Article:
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The Philippines Is Not a Friendly Place To Do Business In

n the surface, the Philippines can seem like an enjoyable and friendly place to do business. But scratch the surface and you’ll find yourself in a strange and alien world where a whole new set of rules and attitudes apply. (con't below)NAIA Terminal 3

Just recently, the Fraser Institute, a well-known North American think-tank, ranked the Philippines third from the bottom, on its annual survey of the best places to do business for mining companies. The country is missing out on multi-billion dollar foreign investments—not to mention the thousands of jobs new businesses can provide—simply because foreign companies see the Philippines as unreliable. Rules can change mid-stream, and local jurisdictions can impose ever increasing requirements. The country already suffers from a history of failed business projects where foreign investors were left “holding the bag.” A prime example is the construction of NAIA Terminal 3 where German airport services firm Frapport AG found itself entangled in a web of government agencies, bureaucrats, the courts, and the previous Gloria Arroyo administration. Unfortunately for Frapport AG, a simple straightforward airport project turned into a nightmare. Sadly Fraport AG’s experience is in no way an isolated case. These things happen all the time in the Philippines where there is no requirement for full disclosure and all parties to a deal—no matter how minor—usually have another secret deal going on the side.

Although the Philippines has recently improved its overall credit rating, that improvement has not translated into a significant boost in foreign direct investments to the country. In fact Indonesia continues to receive four times as much foreign investment even if it now rates lower than the Philippines. Why? As we point out above, the reason is the Philippines has, over the years, built a reputation of inconsistencySenators Juan Ponce Enrile (top), Ramon "Bong" Revilla (center), Jinggoy Estrada (bottom) and unreliability, in addition to widespread corruption, a poorly educated populace, inadequate infrastructure, and a hopelessly ineffective judiciary.

From large multinational corporations to mom-and-pop businesses started by balikbayans, many entrepreneurs who set up shop here in the Philippines, have since left in frustration. Many point to the almost whimsical attitude of local officials who seem to delight in giving businesses a difficult time simply to prove to everyone that they can. When business owners realize that the odds are stacked against them despite their best efforts, they close shop and move elsewhere. And in today’s world of global connectivity, that could be anywhere else outside the Philippines.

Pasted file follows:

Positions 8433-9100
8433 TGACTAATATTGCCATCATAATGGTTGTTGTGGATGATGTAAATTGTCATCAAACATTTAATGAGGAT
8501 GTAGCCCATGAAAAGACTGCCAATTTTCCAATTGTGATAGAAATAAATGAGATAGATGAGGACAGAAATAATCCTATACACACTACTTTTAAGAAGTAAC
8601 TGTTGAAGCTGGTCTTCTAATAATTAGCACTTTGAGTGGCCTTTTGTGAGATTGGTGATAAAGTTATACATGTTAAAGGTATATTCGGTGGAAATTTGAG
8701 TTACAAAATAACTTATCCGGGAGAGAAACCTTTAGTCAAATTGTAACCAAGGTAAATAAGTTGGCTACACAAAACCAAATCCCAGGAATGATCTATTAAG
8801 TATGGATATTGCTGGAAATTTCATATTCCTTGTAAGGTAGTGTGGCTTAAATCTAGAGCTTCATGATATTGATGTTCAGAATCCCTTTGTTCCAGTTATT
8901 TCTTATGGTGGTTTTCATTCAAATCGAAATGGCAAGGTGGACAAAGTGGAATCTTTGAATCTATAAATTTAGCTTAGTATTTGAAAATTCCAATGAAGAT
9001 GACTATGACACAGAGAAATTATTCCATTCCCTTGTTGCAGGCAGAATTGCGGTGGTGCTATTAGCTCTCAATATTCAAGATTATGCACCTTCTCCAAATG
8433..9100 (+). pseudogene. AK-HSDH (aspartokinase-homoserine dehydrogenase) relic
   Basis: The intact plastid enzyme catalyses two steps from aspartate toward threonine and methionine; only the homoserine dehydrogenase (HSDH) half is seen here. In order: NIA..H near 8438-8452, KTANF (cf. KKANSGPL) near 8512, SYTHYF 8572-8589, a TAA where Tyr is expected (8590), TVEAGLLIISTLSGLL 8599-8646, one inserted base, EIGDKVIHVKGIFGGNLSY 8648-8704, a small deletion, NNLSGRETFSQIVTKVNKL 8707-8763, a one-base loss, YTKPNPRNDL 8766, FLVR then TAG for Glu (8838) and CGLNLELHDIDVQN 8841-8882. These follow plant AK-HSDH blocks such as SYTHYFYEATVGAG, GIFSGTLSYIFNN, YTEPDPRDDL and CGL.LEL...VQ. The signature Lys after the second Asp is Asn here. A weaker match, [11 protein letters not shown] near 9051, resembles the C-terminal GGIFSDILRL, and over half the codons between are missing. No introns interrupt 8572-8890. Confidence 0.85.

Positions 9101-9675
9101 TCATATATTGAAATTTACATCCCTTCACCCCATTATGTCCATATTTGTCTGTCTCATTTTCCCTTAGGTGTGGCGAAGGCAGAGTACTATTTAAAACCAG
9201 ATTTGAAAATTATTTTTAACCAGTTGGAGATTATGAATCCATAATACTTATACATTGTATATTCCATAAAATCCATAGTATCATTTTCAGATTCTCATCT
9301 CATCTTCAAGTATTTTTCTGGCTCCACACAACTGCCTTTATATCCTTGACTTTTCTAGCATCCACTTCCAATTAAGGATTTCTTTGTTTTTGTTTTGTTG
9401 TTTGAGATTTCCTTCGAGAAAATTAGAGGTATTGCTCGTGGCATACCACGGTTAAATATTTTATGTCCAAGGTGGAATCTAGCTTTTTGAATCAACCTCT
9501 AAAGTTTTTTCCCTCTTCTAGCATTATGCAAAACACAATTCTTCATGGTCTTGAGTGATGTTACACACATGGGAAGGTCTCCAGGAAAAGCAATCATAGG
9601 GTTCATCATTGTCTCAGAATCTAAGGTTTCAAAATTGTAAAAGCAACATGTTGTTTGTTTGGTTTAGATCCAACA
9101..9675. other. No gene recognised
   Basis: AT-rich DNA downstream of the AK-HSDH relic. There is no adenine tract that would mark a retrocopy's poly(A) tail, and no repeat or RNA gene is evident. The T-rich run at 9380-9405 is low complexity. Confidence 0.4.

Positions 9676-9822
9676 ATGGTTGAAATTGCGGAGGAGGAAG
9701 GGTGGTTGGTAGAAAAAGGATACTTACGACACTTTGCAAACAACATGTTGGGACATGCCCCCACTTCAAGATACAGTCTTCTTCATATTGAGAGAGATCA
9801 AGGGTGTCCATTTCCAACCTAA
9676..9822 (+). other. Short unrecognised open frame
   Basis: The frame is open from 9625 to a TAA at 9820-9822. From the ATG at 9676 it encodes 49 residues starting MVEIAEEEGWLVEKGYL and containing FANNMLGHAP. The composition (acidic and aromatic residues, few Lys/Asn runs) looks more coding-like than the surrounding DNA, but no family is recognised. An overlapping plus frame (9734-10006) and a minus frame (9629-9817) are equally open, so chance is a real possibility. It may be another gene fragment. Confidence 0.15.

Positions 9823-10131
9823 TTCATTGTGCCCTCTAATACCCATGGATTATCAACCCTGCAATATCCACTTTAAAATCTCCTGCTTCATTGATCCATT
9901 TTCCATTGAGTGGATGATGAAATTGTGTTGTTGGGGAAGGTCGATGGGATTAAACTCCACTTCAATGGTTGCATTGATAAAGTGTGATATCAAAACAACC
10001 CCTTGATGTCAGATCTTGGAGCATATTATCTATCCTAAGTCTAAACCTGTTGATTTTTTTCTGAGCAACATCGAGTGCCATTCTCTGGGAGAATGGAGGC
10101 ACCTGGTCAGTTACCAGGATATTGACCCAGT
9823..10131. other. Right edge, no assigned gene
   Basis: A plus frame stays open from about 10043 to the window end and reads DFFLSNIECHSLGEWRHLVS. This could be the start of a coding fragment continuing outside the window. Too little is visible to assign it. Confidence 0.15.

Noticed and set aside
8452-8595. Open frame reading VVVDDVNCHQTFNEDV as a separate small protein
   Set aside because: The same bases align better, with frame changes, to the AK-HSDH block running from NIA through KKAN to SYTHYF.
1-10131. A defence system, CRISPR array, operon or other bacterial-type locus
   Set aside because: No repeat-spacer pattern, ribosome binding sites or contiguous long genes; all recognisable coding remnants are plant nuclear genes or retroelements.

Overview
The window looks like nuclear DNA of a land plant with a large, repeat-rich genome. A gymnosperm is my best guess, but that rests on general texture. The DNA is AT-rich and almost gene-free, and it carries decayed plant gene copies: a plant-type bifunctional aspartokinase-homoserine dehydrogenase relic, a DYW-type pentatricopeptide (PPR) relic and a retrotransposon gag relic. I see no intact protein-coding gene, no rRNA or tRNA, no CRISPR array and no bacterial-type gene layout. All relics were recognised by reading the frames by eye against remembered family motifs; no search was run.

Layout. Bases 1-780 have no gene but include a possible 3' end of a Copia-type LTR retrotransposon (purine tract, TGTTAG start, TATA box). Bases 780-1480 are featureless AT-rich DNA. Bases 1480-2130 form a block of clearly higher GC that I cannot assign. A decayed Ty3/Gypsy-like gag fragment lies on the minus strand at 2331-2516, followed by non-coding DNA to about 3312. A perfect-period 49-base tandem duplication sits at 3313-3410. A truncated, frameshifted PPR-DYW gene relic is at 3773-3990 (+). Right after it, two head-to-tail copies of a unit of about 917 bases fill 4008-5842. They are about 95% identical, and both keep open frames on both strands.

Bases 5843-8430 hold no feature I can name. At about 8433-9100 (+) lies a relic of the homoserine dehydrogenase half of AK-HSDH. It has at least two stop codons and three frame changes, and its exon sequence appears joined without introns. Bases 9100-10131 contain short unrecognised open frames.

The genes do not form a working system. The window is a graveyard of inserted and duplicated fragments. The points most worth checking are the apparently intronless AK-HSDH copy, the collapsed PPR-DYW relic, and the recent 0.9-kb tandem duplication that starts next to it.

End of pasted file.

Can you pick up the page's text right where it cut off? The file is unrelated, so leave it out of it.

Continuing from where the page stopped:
The recent pork-barrel scandal that is currently all over the news also highlights just how widespread and far-reaching corruption is in the country. Sitting senators who took an oath to serve the people are now accused of serving only themselves to the tune of tens of millions of pesos. They are now fighting tooth-and-nail to exonerate themselves. And why shouldn’t they, others before them stole much more yet never spent a day in jail.

It may seem counterintuitive to some but Philippine courts have a lot to do with improving the business climate of the country. Government officials can offer all kinds of business incentives and talk till they’re blue in the face. But unless the Philippines has a properly functioning judiciary, reputable foreign businesses will have to think long and hard before they ever invest or set up shop here. Published 03/10/2014


Philnews.com reserves the right to select and edit comments for publication.

Comments from Our  Readers
(Topic: Will Pacman be China’s Pitchman?)

Name: Phil Researcher
City/State/Country: LA County, CA USA
IP Address: 98.112.130.24

Comments

Re: Wilner & Oreilly Immigration Lawyers in Los Angeles. describes Manny Pacquiao as a successful immigrant one of their celebrity clients . Now if Pacquaio is an immigrant then he lied in his documents in the comelec..a green card holder can't run for Congress and for that matter any Phil Public Office. Pacquaio should clarify this now considering that he is also a Chinese "consultant" in Boxing.


Name: Manuel C. Diaz
City/State/Country: Montclair CA USA
IP Address: 76.90.62.96

Comments

How long do you think that Pacman can market his talent in boxing? He is just maximizing the marketability of his talents. If China pays Pacman for his talent fee why should you begrudge him!


Name: Manila
City/State/Country: CA USA
IP Address: 108.23.46.11

Comments

The lifestyle of Filipinos are now more aggressive, and thinking you won of something you are good enough to run for higher position in the Philippine Government. Sa hirap na mga kabuhayan, most of them have no jobs, they will do everything to vote for someone like Pacquiao in order to survive for one day? Walang hiya at makapal ang mukha ni Pacquiao to enter politics. He uses his money thinking people will care for him. Ang pera nga naman maraming puwede gawin sa isang tao? Look at his mother, very religious person, but the minute Pacquiao lost with Mexican boxer, she lost her temper and started saying bad words. All they want is to win all the time. I do not wish bad for him or his family but he should leave politics alone and be thankful for what he has now.


Philippine NewsLink reserves the right to select and edit comments for publication.

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